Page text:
Five Ways to Build Healthy Boundaries

Tricia Montalvo Timm

As a first-generation Latina working as a corporate attorney, creating healthy boundaries was not something I knew how to do for most of my career. I was raised by two immigrant parents who worked multiple jobs to create a better life for their children. I never saw them complain or rest. In fact, I was taught to be grateful, keep my head down and work hard. That is what I saw, and that is how I thought I was supposed to show up in the world.

So, when I joined the corporate world, that is exactly what I did. I began working 80-hour work weeks and created terrible habits, with no boundaries. This eventually led to burnout. Working without any rest or sense of purpose led to health issues and put my personal relationships at risk. Over time, I realized that this lifestyle was not sustainable and that incorporating healthy boundaries into my life was what would lead me to the life I wanted to live.

Here are the 5 things you can do to build healthy, guilt-free boundaries in your life:

Create Your List of Non-Negotiables. 

There will always be someone asking for your time. Every second of it. If you don’t create a list of non-negotiables, then you will never find time to do the things that are important to you. Everybody’s list of non-negotiables is different. For some, it may be the morning carpool to spend extra time with the kids. For others it might be time to exercise or do a hobby. Decide what that is for you and when in your day/week you plan to do it. For me, it was important that I was always home for family dinners. It was the one hour of the evening when we would all come together and have a meal, device-free. This was my non-negotiable. I never took a meeting during this hour. This became extremely important as my kids got older. They were so accustomed to this daily routine, that they knew to turn off their devices and sit for a meal with their parents when they became teenagers. It was the one hour a day we could connect as a family.

Spread Out the “Office Housework.” 

At work, I was either the first to volunteer or the first to be asked to do all the event planning for the team. Whether it was planning a birthday celebration or an offsite retreat, I took on the extra task. Doing this additional work takes time and energy away from advancing your career. It also reinforces the bias of you as the administrative assistant rather than the executive leader. It’s ok (and even important!) to be helpful to the team, but just be mindful of how much you take on versus other team members and that you don’t suddenly find yourself as the owner of all the office housework. Encourage others in your group to take on tasks so that the work is spread out evenly.

Spend Time on Things that Align with Your Goals. 

If you are like me, you have competing priorities on your time. From your family responsibilities to work to your outside commitments, you are constantly being asked to help with the next thing. I found myself always wanting to say “yes.” I am a people pleaser, and I did not want to disappoint anyone. But what I found was that by saying “yes” to everything, I was instead disappointing myself. I was spread so thin, that I wasn’t doing anything well. I had filled my day with everyone else’s important items, but not mine. Next time someone asks for your time, pause before you say “yes,” and then ask yourself, “Does this request align with my values? Does it further my career goals? Does it further my personal goals?” If it doesn’t, then you can politely decline. It’s okay for you to prioritize your goals.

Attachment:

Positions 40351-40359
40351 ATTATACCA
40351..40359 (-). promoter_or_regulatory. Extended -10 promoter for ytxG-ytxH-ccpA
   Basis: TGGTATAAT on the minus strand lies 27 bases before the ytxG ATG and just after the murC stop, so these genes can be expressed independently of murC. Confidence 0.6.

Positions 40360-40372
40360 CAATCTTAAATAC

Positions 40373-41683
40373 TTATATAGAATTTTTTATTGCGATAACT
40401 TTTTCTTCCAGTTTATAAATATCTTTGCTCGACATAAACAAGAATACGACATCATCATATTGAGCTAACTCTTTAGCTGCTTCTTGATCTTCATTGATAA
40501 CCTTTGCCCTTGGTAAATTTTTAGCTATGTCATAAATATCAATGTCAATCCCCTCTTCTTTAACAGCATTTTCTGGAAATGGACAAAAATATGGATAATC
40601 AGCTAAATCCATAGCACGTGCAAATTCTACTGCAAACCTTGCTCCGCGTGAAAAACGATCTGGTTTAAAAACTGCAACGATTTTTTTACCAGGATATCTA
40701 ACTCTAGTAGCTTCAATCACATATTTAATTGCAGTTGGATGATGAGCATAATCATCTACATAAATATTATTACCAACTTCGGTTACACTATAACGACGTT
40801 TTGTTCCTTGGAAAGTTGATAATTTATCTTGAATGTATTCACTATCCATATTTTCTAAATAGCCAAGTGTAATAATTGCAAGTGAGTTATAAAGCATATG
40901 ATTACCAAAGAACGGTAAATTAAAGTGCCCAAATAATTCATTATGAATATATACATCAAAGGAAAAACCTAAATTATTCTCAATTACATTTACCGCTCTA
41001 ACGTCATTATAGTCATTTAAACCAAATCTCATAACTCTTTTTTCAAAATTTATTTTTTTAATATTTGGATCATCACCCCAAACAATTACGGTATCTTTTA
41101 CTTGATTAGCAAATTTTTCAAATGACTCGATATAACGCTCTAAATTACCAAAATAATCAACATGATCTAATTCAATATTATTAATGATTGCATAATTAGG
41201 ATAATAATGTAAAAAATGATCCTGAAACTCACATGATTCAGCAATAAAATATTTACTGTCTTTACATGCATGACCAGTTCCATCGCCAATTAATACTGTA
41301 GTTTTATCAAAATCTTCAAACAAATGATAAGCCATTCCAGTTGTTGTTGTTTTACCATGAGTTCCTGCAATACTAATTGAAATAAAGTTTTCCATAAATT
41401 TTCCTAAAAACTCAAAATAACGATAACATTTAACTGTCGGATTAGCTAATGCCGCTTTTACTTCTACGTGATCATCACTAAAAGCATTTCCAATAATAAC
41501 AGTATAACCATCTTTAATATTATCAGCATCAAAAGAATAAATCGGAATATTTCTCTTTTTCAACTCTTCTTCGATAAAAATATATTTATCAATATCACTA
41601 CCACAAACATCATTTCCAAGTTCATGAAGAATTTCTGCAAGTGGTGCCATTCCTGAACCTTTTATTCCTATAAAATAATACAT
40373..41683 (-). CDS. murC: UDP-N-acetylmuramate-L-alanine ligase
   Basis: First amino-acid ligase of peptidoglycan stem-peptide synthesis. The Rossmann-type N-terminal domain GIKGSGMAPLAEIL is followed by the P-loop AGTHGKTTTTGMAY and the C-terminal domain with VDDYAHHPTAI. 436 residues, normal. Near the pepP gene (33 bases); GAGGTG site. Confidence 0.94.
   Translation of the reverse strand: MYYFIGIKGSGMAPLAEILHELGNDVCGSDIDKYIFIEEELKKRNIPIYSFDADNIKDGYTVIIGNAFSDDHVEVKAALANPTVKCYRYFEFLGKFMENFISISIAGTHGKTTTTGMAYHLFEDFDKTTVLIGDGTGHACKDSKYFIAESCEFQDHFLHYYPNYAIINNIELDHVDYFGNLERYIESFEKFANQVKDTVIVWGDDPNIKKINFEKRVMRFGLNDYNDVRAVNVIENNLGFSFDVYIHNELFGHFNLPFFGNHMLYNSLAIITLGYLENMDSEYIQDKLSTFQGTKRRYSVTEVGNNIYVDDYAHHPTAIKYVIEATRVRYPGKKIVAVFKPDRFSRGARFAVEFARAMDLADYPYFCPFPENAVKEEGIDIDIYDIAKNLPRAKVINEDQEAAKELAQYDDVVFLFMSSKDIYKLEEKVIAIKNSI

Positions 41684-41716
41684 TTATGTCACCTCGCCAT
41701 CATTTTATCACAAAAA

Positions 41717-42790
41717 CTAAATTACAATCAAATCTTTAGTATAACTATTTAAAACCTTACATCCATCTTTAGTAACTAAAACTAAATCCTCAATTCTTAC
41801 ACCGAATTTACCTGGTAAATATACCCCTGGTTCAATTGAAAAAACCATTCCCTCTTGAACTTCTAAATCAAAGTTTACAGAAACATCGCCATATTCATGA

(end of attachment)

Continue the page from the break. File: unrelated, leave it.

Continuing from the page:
Listen to Your Body.

Your body actually knows how to create healthy boundaries. The problem is that we often don’t listen to it. We push through the signals that tell us that we are at capacity. Instead of ignoring these signals, try listening to them. Next time when someone asks you to do something, pause and reflect on what your body is telling you. Do you feel excited and energized about the proposed task or instead do you feel depleted and exhausted at the thought of it? If any part of your body hesitates, tenses up, or you find yourself justifying why you “should” do it or that it “won’t take that much time,” then the answer to taking on a new task is a simple “no.”  Don’t override what your body is telling you. 

Bring Your Authentic Self to Work if it’s Safe.

Belonging begins with self-acceptance. We all want to belong but so many of us hide a piece of our identity to fit in. However, hiding any part of yourself means that you are spending unnecessary energy on fitting in rather than using that energy on things that bring you joy or contribute to your career. Sooner or later, the hiding will take both a physical and emotional toll. Instead of hiding, begin loving all of you, even the parts that might feel different from what you see around you. However, not all spaces will accept your authentic self, so it is important to evaluate your environment first and decide whether you are capable of handling a potentially negative response. If you feel like your authentic self won’t be accepted, then it’s okay to stay the course to create a healthy boundary to protect yourself. Eventually, you will want to start envisioning what an ideal workplace might look like and start planning to make a change because you deserve to be surrounded by people who value and celebrate you.




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